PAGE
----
It’s a reality that has been playing out for cannabis companies across the state. Many are under the control of a receiver after running afoul of lenders and tax payments. The largest example is Dimondale-based Skymint, which entered receivership in March after being sued by an investor for more than $127 million. Skymint has since downsized and will be auctioned off as early as next month.

But Webber said his company has no plans to abandon the Detroit site and will still develop it, likely with a smaller footprint.

“We’re not going to abandon that space and we think the new plan will invigorate the community,” the former NBA star said. “But there will be adjustments. The numbers aren’t the same.”

Webber would not comment further on the new plans, citing the previous announcement that did not materialize.

“We have a lot of plans we’re excited about, but we’re not ready to share,” he said. “Given the excitement of the last announcement, we’re being a little more cautious.”

The original plan involved a training center that would offer training and placement as well as programs for getting criminal records expunged and GED certification. In 2021, Webber partnered with California cannabis brand Cookies to launch Cookies University in Northern California.

Players Only also had a distribution deal with Gage Cannabis, now owned by Canadian public cannabis company TerrAscend Corp. Gage operates Cookies-branded stores in Michigan.

For Webber and Players Only to complete the Detroit project, the company will need to secure a Detroit license to open a dispensary on the property. The city of Detroit said it will start accepting applications for the second round of its limited marijuana businesses on Aug. 1.

The city is authorizing only 60 licenses for marijuana retailers, half of which are relegated to “legacy Detroiters” who have lived in the city for 15 of the last 30 years. It’s unclear if Webber maintains a residence in the city.

The city offers unlimited licensure for grow operations.

Webber, however, believes a dispensary license will not be difficult to secure.

“There are a lot of options for a license, like having a licensed partner,” Webber said. “We don’t have a license because we can’t acquire a license. This isn’t a problem, and we’re excited for this labor of love.”

Webber has been involved in getting in the equity space of the brimming marijuana industry as well.

Webber, who owns a cannabis and CBD health company called Webber Wellness, launched a $100 million cannabis private equity fund in 2021 for businesses owned by people of color with Jason Wild, a healthcare investor and president of New York-based JW Asset Management LLC. The Webber Wild Impact Fund is investing with the goal of addressing equity barriers: White people have gotten the vast majority of cannabis dollars in the relatively new industry across the country.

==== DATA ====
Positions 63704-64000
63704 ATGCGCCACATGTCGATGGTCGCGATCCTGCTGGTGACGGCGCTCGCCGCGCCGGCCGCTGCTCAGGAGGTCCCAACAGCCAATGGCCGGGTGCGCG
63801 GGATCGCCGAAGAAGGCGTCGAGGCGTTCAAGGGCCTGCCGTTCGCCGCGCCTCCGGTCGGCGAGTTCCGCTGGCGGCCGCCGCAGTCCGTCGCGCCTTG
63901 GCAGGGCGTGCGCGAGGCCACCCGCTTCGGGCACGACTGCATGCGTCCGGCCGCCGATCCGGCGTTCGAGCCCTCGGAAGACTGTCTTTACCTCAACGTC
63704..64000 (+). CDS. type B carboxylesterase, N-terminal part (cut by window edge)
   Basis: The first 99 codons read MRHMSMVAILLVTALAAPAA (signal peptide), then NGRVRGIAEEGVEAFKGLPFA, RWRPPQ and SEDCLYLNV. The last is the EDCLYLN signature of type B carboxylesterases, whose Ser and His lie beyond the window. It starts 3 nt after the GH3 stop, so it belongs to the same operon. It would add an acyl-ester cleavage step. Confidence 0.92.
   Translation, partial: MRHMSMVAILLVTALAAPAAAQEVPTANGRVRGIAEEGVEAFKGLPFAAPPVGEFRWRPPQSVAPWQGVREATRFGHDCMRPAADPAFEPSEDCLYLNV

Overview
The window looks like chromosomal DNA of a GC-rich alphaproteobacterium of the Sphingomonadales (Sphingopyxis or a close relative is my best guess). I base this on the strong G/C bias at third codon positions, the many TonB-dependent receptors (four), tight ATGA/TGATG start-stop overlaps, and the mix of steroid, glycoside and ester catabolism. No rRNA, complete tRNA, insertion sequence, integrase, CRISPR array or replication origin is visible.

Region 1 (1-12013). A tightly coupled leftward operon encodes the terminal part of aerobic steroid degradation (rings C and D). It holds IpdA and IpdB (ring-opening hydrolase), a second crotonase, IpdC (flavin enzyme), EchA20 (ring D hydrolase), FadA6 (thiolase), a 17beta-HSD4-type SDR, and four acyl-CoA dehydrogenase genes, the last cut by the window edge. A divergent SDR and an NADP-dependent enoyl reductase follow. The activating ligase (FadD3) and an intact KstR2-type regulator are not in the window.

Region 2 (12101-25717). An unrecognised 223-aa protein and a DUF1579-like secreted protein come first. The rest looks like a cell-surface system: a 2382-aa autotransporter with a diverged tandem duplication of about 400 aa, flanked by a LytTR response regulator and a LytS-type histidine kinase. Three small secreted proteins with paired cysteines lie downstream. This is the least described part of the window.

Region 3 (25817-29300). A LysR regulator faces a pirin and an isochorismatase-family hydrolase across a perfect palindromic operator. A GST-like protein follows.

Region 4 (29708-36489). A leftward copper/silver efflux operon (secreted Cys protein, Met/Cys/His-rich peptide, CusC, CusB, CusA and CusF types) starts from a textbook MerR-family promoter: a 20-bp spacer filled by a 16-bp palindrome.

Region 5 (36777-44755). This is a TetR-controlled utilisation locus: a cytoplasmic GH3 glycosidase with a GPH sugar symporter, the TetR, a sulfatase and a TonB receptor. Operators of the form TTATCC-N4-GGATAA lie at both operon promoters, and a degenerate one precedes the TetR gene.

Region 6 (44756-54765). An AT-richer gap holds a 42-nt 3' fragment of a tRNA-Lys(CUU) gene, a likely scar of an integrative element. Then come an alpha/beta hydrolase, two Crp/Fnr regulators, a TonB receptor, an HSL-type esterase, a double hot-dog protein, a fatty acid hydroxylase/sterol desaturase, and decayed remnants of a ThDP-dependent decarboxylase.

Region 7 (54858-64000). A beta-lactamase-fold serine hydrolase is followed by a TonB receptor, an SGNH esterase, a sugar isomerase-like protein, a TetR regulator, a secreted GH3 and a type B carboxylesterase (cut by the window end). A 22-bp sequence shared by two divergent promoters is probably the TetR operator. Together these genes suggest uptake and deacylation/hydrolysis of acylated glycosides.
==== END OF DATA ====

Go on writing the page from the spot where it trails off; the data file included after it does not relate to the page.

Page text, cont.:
Webber was also placed in charge of New York’s social equity fund and after severe delays closed on raising $150 million late last month.

It’s unclear whether the new plan for the property in southwest Detroit will feature new equity partnerships.

Dustin WalshJune 23, 2023


This story was reprinted with permission from Crain’s Detroit and written by Dustin Walsh.

Cannabis real estate developer Jeffrey Yatooma could soon have dominance of Auburn Hills’ marijuana market.

Yatooma’s impending dominance comes after a creative and successful ballot initiative that led to Auburn Hills voters approving weed businesses in the city in November 2022.

But the path for the city has not been straightforward. A month before the vote, City Council effectively blocked marijuana licensing, and Yatooma, with an amendment to zoning rules. And now the council is flipping again. The city’s economic development team is expected to recommend a new marijuana ordinance to council next month that would approve licenses for just four properties, three of which are owned by Yatooma.

Auburn Hills Mayor Kevin McDaniel and his economic development team declined to comment on the matter, and more than a dozen emails to members of the Auburn Hills City Council were not returned.

The events in Auburn Hills highlight the fractured world of marijuana licensure where the state allows unlimited licenses, leaving local communities with broad authority to develop their own purported competitive methods to dole them out. Expensive lawsuits against municipalities by motivated operators and their lawyers over those rules are common and, as is the case in Auburn Hills, the players in the marijuana space are more than willing to use all legal means to reduce competition and maximize profits.

‘Say Yes’ pushes

Yatooma and his associates set their sights on Auburn Hills last year as the state’s marijuana industry began to falter under product oversupply and plummeting prices — the grow side of the industry has quickly outpaced the retail side.

In January 2020, an ounce of marijuana flower retailed at an average of $512.05. Oversupply sank prices to an average of just $121.58 per ounce by July 2022, and marijuana companies were getting desperate, looking to open more retailers as fast as possible to have more outlets for product.

When there are limited locations to sell marijuana in a community, that holds potential to boost the value of real estate and marijuana operating licenses.

The city of Auburn Hills had previously banned medical marijuana businesses within its borders in 2010 and followed suit in 2019 for adult-use recreational sales as cultivation and retail operations prepared to begin operation in December that year.